Mary Lucille Hays teaches writing at UIUC and Zhejiang University in Haining, China. This morning, I woke to a fresh rain that washed our streets and our air.

I walked to the canteen under my umbrella and listened to the soft tic tic tic of raindrops, the gentle fragrance of osmanthus wafting past. For several days I’ve been wearing my mask against the smog that hung heavily over our campus, so I feel like I’ve been let out of quarantine.

I am widening my geographical circle here in Haining. Last week my young friend, Maria, and I biked to the old In Time mall, where I like to go to the Bravo for groceries. Last time I was in China, I used to take the bus to the Bravo, but I just knew I could get there by bike. They opened a new In Time mall very close to campus, but the supermarket in their basement is more of a mini market. I did find whipping cream for my coffee, and butter for my popcorn, but it was quite expensive.

At the Bravo, I can get baking supplies, flour, yeast, sugar, and other tasty things I like to eat for a better price. Since I haven’t cooked in six weeks, I need to practice for the Thanksgiving feast I am hosting for some other expats. Sadly, my table only has room for me and three guests, but I wanted to try to figure out my oven so I could practice baking bread for the feast. But more on that later.

Maria has an E bike, and I just grabbed one of the blue campus bikes with my city card. We can ride for an hour for free. My map program determined that it would be a 25-minute ride, and since my phone delivered the instructions directly to my hearing aids, Maria declared me the “captain” of our trip. I would tell her the directions as I got them. “Right on JingFang Road,” I would call out.

Although Haining is a small town (Only 800,000 people) the roads can sometimes be busy. Luckily, the bike lane is separated from the main road, protected by a curb, and sometimes even a line of trees, from the real traffic. It’s pleasant to bike in the shade of trees until we get to a major intersection, where we wait for the red bicycle shaped light to turn green.

We do need to be careful. The bike lane is wide enough for a car, and sometimes cars do drive down our bike line. I haven’t been able to figure out why. It happens more often in the city center, and I think the drivers just want to bypass the traffic on the busy road. Not only that, but sometimes the E bike drivers get a little impatient and will beep at us, and we move over so they can pass. But often Maria and I will ride side by side.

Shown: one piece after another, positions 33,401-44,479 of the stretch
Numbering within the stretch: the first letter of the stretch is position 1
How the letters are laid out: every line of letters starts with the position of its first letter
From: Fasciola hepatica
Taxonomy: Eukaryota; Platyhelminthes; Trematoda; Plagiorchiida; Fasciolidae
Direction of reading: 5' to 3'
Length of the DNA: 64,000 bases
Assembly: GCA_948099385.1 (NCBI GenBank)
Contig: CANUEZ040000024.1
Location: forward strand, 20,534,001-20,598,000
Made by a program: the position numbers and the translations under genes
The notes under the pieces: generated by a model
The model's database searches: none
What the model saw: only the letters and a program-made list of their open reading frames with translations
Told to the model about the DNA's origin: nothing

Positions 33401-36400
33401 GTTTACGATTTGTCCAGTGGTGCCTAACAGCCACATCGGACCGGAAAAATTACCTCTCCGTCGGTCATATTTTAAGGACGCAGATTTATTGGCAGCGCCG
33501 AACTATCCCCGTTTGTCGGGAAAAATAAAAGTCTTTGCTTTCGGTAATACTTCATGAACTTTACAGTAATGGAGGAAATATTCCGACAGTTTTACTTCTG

Maria takes good care of me, always checking to see if I’m getting tired, if I need to rest. I usually don’t, but I appreciate the respect she shows to my aged state. Now she asks me what my favorite song is. I don’t know that I have a favorite, but I answer with the first one that occurs to me, one that I often sing when I’m alone, “The Shaker Dance: Simple Gifts.” “Sing it!” she demands. And that’s how I came to be singing “tis a gift to be simple; tis a gift to be free” while biking through Haining.

I got through one verse before I got out of breath, but what a sight we must have been. An old white lady singing a hymn in English, a young Pakistani girl on an electric scooter, her hijab blowing behind her in the wind.

I found my baking supplies, and the next day I mixed up flour, yeast, and water and let it rise overnight in the fridge. I added sesame seeds and peanut oil (I wasn’t sure what kind of oil I was buying, and it turned out to have a lovely peanut scent) and let it rise. I had to ask my neighbor, Wen Juan for help to turn on the oven.

It has a convection option, and my bread rose light and fluffy and turned golden brown as it baked. It might be my best loaf ever. I don’t know if it was the peanut oil, the magic Chinese convection oven, or what. I sent a message to Wen Juan, Maria, and my American friend, Timothy. We all gathered at my table in the afternoon to break bread.

Bike in Beauty; Bake in Peace; Blessed Be

Mary Lucille Hays teaches writing at UIUC and Zhejiang University in Haining, China. You can see pictures about this week’s post on Instagram @BirdlandLetters. Mary can be reached at letterfrombirdland@gmail.com or via snail mail care of the Journal Republican, 118 E. Washington St., Monticello, IL 61856.

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